Astronomers use a chain of techniques is used to measure distances. Any property of a star or galaxy that can be used to estimate distance is called a distance indicator. Distances within the solar system are measured in the most direct way possible, by the timing of radar signals bounced off nearby planets. The distances to stars near the Sun are measured by their parallax. Very nearby stars can also show observable proper motions. Some of the stars with distances measured directly by geometry are in clusters, allowing the calibration of the technique of main sequence fitting on an H-R diagram. Then astronomers can plot H-R diagrams for other open clusters, and the amount by which the main sequence has to be shifted in brightness to overlay the cluster of known distance is a measure of the relative distance of the two clusters. This technique takes us to the edge of the Milky Way.
To calibrate distances to nearby galaxies, a more luminous distance indicator is needed than a star like the Sun. Populous clusters include RR Lyrae and Cepheid variable stars. The well-established relationship between the period of variability and the luminosity for these rare stars allows a distance to be calculated, given the apparent brightness. Cepheids, in particular, are up to 20,000 times more luminous than the Sun and so can be seen with large telescopes out to a distance of 10,000 to 20,000 kpc. Finally, it is possible to use supernovae, which can outshine the normal stars of an entire galaxy and can be seen out to distances of hundreds of thousands of kpc. Unfortunately, a supernova is such a fleeting stage of stellar evolution that one is observed only every 40 to 50 years in a galaxy. Therefore, there is no guarantee that we find one in a specific galaxy.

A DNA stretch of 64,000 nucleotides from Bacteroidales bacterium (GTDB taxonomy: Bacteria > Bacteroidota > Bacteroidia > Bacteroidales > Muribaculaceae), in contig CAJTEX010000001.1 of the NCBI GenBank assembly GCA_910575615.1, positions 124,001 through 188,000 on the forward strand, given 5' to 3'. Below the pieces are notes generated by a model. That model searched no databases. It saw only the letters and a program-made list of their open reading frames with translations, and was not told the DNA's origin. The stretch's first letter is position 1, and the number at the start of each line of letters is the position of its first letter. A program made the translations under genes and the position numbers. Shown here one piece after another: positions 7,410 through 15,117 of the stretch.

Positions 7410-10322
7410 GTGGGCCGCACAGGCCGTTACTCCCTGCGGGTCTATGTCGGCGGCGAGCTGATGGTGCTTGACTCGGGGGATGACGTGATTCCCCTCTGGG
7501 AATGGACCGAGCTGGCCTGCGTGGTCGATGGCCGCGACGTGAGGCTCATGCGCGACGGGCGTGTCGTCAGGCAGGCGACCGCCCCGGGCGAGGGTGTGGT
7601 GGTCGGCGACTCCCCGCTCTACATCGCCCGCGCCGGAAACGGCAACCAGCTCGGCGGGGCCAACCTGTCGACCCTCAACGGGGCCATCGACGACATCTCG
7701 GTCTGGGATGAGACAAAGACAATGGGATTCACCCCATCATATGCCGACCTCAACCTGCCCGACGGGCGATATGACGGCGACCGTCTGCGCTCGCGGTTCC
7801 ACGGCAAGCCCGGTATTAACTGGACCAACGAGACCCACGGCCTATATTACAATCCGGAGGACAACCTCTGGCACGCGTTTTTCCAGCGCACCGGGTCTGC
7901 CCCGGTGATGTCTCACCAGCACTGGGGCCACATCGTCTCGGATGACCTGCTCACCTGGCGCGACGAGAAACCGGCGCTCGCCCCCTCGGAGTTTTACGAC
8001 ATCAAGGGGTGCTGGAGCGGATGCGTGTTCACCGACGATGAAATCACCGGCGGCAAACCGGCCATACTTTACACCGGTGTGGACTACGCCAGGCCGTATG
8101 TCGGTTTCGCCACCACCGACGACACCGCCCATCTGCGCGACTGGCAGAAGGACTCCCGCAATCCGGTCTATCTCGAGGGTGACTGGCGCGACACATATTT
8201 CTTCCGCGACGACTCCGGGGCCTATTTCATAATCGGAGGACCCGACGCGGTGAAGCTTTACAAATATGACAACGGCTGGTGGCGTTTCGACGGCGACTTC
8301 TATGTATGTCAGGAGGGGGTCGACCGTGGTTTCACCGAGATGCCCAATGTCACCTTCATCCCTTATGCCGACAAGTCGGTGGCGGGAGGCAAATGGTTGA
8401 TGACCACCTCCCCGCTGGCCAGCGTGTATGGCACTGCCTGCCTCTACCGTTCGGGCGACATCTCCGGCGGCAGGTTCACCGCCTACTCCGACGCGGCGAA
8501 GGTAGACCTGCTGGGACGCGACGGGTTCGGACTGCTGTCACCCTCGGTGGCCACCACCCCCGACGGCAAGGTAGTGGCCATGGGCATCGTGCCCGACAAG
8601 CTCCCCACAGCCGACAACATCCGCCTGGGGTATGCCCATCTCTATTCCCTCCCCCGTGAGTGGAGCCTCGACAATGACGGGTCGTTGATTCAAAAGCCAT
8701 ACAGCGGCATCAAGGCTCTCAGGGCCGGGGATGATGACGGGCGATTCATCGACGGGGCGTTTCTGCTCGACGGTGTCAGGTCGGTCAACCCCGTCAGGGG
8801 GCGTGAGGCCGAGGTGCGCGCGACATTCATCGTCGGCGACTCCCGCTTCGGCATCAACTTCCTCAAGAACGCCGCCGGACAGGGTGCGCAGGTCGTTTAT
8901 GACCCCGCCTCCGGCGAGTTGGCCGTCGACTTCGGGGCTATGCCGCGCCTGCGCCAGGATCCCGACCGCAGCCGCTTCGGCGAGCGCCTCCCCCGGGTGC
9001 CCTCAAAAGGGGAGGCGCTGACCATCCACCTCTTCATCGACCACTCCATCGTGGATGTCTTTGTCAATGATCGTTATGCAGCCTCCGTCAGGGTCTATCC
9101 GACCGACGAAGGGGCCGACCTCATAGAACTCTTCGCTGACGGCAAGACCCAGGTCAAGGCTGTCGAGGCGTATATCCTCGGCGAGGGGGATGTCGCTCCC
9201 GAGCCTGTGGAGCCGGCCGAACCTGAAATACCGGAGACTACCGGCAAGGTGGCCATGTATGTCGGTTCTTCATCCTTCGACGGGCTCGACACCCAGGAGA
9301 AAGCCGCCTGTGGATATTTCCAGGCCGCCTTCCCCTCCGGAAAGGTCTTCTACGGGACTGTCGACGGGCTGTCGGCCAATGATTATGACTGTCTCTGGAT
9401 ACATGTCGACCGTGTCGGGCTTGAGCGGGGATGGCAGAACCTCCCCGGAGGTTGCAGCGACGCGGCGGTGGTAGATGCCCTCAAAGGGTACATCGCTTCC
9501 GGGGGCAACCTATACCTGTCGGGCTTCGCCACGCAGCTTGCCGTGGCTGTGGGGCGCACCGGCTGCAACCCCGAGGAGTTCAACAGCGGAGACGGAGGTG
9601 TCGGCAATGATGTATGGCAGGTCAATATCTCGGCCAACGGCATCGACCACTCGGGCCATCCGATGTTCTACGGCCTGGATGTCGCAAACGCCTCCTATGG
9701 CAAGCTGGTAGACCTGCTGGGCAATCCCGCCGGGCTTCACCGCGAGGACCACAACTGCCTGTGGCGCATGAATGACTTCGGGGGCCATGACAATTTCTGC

The distance scale is the set of measurements that define distances from the Solar System out to the most remote galaxies. Conceptually, the methods of the distance scale form a pyramid. Nearby methods are more direct and accurate. Moving farther from the Sun requires different techniques. Each technique depends on the reliability of those that work at smaller distances. A range of overlap in distance is required to calibrate each new method. Errors continue to accumulate and grow as we reach toward the galaxies.